ATHENS — Rodrigo Blankenship has remade himself for the 2018 season.
The beard he sported all last year is gone and, at least for one post-practice interview, the “rec specs” that he has made so famous were replaced with regular wire-rim glasses.
Oh, and he wasn’t wearing a helmet.
“I figured it was a more professional look,” Blankenship said after Georgia’s practice Thursday night at the Butts-Mehre football complex. “I’ve had a lot of people tell me that if I’m going to go into broadcasting, I’m probably need to clean it up a little bit. So that’s what I’m going for.”
Blankenship cleans up pretty well, actually. But don’t read too much into it. There’s a lot about him that hasn’t changed. He plans to be the same quirky-yet-dependable kicker he was for the Bulldogs last year.
Thursday represented Blankenship’s first interview with beat reporters since Georgia’s national championship game against Alabama in January. You may recall that Blankenship did everything he could to put the Bulldogs in position to win that game. He made all his extra points (he’s never missed one), and was good on all three of his field goal tries. The last one — a 51-yarder in overtime — would’ve been the game-winner had the Crimson Tide not scored on 2nd-and-26.
It was an inglorious end to an otherwise glorious season for Blankenship individually. He helped the Bulldogs advance to the College Football Playoff finals by making a Rose Bowl record 55-yard field against Oklahoma in the semifinals. For the year, he was 20-of-23 on field goals and remained perfect for his career by making all 63 of his PATs (he’s now 89-of-89).
And for the first time in his college career, Blankenship enters a season sweating out neither his tuition nor his position on the depth chart. The former walkon was placed on scholarship the week of the Notre Dame game last September and UGA has assured him that he will remain on aid through the 2018-19 academic year.
Nevertheless, Blankenship, now a redshirt junior, is approaching this season no differently than he has the last three.
“I’m trying to go into it with the tenacity and the drive that I want to be the best that I can be,” Blankenship said. “I’m trying to go in and attack every single day and stay hungry. I try to approach every day like I still have something to prove, because I do.”
Blankenship doesn’t have to prove anything more to his teammates. After his performance last season — and throughout his career, really — they have all the confidence in the world in him.
And why not? Blankenship just keeps coming through.
In 2016, he made all four field goals, including the game-winner as time expired, against Kentucky. Last year, he knocked through the game-winner late in the fourth quarter of a 20-19 win over Notre Dame. He made every kick during Georgia’s postseason run, which included seven field goals.
“You saw the national championship game,” sophomore linebacker Monty Rice said. “He’s the one who hit those field goals.”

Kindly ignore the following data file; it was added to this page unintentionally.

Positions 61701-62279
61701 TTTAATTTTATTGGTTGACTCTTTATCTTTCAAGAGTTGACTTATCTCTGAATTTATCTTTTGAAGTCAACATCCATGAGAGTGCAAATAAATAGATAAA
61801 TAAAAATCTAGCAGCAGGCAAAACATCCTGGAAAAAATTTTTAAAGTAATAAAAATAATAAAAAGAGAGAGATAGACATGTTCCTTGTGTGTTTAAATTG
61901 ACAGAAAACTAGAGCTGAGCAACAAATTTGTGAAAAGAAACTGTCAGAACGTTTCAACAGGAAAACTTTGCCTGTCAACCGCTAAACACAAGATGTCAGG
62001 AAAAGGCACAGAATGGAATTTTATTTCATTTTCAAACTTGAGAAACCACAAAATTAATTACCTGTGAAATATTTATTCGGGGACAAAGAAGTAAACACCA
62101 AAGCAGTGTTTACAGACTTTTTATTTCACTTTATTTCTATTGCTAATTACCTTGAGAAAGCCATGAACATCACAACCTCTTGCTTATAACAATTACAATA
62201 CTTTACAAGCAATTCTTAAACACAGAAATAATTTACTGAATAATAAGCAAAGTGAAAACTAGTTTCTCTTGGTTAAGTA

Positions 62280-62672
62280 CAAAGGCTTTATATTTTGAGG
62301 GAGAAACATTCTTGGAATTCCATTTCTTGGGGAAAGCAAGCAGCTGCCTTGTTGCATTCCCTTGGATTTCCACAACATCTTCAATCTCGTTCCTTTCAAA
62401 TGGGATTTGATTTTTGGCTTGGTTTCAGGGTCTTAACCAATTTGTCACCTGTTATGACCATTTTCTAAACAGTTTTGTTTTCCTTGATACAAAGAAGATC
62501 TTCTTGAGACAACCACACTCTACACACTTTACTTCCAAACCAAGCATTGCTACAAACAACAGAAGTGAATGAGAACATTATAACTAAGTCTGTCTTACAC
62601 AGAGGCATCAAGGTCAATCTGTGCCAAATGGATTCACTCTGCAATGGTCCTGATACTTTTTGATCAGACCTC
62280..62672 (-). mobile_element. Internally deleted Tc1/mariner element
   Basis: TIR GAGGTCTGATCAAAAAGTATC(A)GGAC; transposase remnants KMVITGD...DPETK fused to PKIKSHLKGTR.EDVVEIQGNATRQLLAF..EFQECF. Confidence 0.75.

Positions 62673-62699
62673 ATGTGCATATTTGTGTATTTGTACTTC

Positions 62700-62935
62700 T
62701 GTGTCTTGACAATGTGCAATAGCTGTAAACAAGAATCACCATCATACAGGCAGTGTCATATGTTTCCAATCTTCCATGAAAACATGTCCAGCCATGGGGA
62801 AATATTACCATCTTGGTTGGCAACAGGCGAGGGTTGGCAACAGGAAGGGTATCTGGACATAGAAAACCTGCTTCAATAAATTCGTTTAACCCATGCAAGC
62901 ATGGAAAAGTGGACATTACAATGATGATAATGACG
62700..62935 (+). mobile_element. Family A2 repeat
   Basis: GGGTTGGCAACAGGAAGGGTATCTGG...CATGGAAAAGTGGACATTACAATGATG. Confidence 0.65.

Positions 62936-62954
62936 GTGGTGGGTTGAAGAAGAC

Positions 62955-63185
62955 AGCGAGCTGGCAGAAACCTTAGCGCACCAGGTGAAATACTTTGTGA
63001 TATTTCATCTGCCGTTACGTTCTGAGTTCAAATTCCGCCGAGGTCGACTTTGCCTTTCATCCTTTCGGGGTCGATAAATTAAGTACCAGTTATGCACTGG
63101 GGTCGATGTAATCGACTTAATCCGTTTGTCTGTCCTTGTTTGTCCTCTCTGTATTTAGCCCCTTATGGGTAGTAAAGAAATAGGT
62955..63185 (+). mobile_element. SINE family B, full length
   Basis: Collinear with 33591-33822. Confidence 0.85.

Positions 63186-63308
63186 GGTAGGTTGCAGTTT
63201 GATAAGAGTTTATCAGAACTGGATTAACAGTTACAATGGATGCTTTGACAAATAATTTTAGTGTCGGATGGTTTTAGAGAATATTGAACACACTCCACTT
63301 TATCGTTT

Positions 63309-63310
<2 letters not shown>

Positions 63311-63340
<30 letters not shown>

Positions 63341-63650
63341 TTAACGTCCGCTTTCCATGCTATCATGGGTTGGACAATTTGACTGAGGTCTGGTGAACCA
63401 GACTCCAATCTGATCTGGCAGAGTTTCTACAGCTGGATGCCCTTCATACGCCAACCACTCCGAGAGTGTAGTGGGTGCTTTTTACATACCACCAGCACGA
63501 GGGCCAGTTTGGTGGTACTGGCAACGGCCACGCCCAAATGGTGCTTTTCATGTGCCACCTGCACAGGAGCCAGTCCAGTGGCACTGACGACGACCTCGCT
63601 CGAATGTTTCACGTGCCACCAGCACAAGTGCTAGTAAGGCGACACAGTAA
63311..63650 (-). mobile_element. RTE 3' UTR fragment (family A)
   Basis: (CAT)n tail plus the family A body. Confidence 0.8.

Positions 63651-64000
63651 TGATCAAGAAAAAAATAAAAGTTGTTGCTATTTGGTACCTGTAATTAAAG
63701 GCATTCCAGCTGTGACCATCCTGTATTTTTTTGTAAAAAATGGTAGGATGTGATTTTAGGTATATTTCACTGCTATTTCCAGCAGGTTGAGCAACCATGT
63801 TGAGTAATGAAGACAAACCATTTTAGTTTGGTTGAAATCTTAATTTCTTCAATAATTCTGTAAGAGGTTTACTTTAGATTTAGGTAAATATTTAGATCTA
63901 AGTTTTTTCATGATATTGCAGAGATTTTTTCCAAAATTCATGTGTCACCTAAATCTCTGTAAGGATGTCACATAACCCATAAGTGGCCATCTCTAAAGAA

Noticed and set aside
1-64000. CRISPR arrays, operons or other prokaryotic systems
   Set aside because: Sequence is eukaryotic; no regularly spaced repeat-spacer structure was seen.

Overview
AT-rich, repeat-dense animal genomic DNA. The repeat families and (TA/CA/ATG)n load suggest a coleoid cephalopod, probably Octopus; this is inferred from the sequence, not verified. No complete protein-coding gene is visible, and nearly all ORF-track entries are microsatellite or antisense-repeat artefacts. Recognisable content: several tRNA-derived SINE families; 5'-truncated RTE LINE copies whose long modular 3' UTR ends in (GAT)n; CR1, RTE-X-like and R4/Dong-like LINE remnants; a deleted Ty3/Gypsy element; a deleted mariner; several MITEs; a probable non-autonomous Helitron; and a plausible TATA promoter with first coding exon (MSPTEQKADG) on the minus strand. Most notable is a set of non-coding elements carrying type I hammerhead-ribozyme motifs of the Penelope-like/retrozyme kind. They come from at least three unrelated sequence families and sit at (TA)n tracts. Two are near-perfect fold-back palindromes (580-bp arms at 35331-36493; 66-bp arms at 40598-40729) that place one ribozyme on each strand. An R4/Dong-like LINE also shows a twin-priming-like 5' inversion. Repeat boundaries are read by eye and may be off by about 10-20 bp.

It’s the pursuit of perfection that drives Blankenship these days. It’s why he spends countless hours outside of team workouts practicing his kicks. He works under the guidance of his father, Ken Blankenship, Sr., a soccer coach, to perfect his form and make tweaks where necessary. They’re endlessly tinkering, like golfer and swing coach.
When coach Kirby Smart put the heat on him to improve his kickoffs before the 2017 season, Blankenship and his father went to work. He obliterated Kevin Butler’s school record for touchbacks with 67 and put 71.3 percent of his kickoffs in the end zone. That nearly doubled the percentage of his previous season (36).
“You always have to approach it with the mentality and the mindset that you can improve,” Blankenship said. “I didn’t make every kick that I tried last year. That’s, of course, the goal. So if there’s something that I can do to be more consistent, then that’s something I’m going to do.”
At the behest of new full-time special teams coordinator Scott Fountain, Blankenship spent the offseason studying NFL kickers. He’s particularly partial to Greg Zuerlein of the Los Angeles Rams, who led the league last season by making 38-of-40 fields goals, or 95 percent.
If he continues to progress at his current rate, pro ball will be an option for Blankenship, too. An SEC Academic honor roll member in 2016 and 2017, he is due to graduate in December with a degree in journalism.
But don’t take that to mean that Blankenship is all about clean-shaven seriousness now. He’ll still don his “rec specs” and pink cleats this fall. He produced a rap video called ‘ATD’ this summer hyping the Bulldogs’ season. In a word, he’s still “goofy.”
“I guess you could say still am,” he said.
That’s just one reason people pull for Blankenship. That career field-goal percentage doesn’t hurt either. Currently it stands at 82.9. That’s the best in school history at the moment.
“I love Rodrigo, personally,” Rice said. “I see him and I always scream out his name. He’s an awesome dude.”